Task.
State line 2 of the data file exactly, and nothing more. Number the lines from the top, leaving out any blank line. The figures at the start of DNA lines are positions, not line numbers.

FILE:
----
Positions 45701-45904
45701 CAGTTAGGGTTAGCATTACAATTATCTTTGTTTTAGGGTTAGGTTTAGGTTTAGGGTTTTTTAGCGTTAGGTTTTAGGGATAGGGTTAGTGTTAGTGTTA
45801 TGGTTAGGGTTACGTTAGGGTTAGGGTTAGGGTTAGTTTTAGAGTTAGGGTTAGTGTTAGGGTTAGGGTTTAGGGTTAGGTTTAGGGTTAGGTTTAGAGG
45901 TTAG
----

45701 CAGTTAGGGTTAGCATTACAATTATCTTTGTTTTAGGGTTAGGTTTAGGTTTAGGGTTTTTTAGCGTTAGGTTTTAGGGATAGGGTTAGTGTTAGTGTTA